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Wednesday, June 12, 2013

Gear: My Bicycle

In addition to riding and hiking reports, and observations on weight loss and knee replacement, I thought a series of posts on the gear I use might be of interest. I can't say my gear is the best available, but it serves my needs well enough. I'll start with the biggest item I use - my bike.

I currently ride a 2010 Surly Long Haul Trucker. It's an all-steel bicycle, with a set of 'touring' or 'butterfly' handlebars instead of the traditional drop bars, and an elevated stem. I've added a leather Brooks saddle, the Imperial model with the anatomic cutout, a Tubus rear rack, extenders on the crankarms, and "Landcruiser" pedals from Bike Nashbar. Bicycles can be formed to fit their owner, and I've done so here. The handlebars address my balance problems by allowing me to reach the brakes and shifters without having to remove my hands from the bars, the stem helps my bad back, the saddle will conform to my body with time, the rack will hold what I need to carry with me, and the extenders and pedals accommodate my wide stance and my size 13 feet.  As I ride it more often I'll probably make other adjustments to it.

I've named my bike Notung, after Siegfried's sword in Wagner's Ring, because the bicycle is steel and because Notung is a sword only a hero can wield. In other words, I hope to live up to my bike. I plan on using Notung for not only day rides, but touring as well, so it will either carry a trailer or a set of panniers front and back. I have a trailer, which I'll discuss in another post, but I lack the front rack and the pannier.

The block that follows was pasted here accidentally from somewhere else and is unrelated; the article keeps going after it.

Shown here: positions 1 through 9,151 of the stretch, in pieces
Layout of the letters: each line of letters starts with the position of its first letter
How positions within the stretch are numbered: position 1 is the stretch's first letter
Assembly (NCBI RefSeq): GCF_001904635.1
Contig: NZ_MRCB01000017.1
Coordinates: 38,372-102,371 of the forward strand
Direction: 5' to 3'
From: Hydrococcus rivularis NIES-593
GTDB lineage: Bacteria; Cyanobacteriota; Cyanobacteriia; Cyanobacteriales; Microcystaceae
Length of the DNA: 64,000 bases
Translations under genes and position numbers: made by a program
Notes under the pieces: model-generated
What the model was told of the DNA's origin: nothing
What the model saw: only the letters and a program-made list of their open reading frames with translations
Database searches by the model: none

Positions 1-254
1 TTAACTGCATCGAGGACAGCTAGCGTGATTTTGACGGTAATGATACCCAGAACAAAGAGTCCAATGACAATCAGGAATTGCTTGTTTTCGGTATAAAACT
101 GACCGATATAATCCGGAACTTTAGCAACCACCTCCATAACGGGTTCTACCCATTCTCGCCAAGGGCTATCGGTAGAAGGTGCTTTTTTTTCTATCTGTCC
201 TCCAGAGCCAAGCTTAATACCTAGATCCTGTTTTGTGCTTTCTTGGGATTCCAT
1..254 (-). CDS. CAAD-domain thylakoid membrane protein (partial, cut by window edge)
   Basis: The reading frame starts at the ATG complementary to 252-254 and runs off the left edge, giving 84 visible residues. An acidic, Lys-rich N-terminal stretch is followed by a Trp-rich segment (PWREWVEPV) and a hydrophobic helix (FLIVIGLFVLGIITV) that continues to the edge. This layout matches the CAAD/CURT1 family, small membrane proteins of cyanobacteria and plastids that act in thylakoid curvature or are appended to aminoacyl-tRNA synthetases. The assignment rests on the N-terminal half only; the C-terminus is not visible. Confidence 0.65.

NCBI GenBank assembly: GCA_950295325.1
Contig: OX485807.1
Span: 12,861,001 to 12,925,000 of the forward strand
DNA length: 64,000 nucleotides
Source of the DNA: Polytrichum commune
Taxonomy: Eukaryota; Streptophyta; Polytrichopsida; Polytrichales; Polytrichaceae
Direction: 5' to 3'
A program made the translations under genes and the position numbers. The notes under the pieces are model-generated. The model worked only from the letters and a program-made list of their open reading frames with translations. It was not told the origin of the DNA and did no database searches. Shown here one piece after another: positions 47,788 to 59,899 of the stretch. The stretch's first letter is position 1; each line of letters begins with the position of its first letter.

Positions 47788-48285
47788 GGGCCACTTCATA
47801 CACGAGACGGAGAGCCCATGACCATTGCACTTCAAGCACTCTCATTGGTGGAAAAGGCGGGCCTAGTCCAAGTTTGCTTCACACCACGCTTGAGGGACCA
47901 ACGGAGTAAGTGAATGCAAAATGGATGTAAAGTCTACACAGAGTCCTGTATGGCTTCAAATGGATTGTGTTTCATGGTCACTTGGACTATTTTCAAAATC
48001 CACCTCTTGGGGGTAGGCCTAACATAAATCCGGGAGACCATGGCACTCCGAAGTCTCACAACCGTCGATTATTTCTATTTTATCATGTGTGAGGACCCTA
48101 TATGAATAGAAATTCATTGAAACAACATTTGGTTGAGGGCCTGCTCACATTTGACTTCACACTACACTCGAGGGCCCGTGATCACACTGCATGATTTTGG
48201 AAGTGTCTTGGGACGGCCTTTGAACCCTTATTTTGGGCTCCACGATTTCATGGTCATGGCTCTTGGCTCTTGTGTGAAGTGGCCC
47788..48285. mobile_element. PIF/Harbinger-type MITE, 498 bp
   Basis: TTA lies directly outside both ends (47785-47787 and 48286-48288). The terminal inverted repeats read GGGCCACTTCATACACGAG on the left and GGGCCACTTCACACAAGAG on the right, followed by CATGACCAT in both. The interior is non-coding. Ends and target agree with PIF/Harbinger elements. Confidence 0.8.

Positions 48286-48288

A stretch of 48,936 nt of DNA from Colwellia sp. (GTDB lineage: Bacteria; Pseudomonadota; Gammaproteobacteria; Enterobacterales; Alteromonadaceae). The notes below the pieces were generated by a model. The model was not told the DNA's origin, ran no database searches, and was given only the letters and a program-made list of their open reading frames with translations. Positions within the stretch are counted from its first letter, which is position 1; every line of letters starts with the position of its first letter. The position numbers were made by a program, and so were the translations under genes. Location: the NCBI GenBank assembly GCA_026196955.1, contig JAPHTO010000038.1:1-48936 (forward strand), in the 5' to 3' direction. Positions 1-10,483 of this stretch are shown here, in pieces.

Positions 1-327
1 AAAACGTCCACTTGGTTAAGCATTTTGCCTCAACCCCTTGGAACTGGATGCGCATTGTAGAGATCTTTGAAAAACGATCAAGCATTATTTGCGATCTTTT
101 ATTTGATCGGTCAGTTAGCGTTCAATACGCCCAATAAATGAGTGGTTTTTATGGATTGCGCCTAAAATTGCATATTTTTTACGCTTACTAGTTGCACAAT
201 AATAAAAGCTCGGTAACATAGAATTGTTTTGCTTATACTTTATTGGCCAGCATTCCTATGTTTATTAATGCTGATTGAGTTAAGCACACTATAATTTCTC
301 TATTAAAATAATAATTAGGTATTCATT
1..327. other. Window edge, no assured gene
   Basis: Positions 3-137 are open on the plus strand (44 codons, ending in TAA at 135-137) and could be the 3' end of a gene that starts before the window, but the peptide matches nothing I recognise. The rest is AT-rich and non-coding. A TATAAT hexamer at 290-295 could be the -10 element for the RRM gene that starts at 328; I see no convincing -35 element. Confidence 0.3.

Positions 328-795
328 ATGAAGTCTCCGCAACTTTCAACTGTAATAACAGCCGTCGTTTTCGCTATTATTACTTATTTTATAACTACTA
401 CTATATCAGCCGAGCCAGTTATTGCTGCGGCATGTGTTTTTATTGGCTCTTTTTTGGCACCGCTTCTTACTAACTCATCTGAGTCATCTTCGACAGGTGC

Pine Creek Rail Trail, September 2012

In September I spent time hiking, riding, and camping in Tioga and Elk Counties. During my time up north in Tioga I spent a morning riding part of the Pine Creek Rail Trail with my friend Judy. She'd never been to the trail, or to this part of PA, and so we rode ten miles on my favorite 'introduction' stretch - from just north of Ansonia to past Four Mile Run and back. I feel this ride gives a person a taste of the canyon and the 64 mile trail, and has some attractive views.

We started at Darling Run Trailhead, just inside the canyon, and headed south. The canyon was beautiful, as I've always found it to be. But Four Mile Run was a trickle, as unfortunately I've always found it to be. (I need to visit in the spring, not after a dry summer.) Judy seemed to enjoy the trail almost as much as I do. She brought her camera, and as she's a better photographer than I am I'm using some of her photos in this post.

Considering I'd been riding infrequently I felt pretty good on my bike. It was too small, I was stiff, and I took five minutes to get going at Darling because I missed the right pedal a couple of time and got frustrated, but once underway the ride was easy. I had to work to keep up with Judy, but then I'm used to that. Spending three days camping and hiking in the gorge and surrounding area had me in a great mood, and the ride only added to it.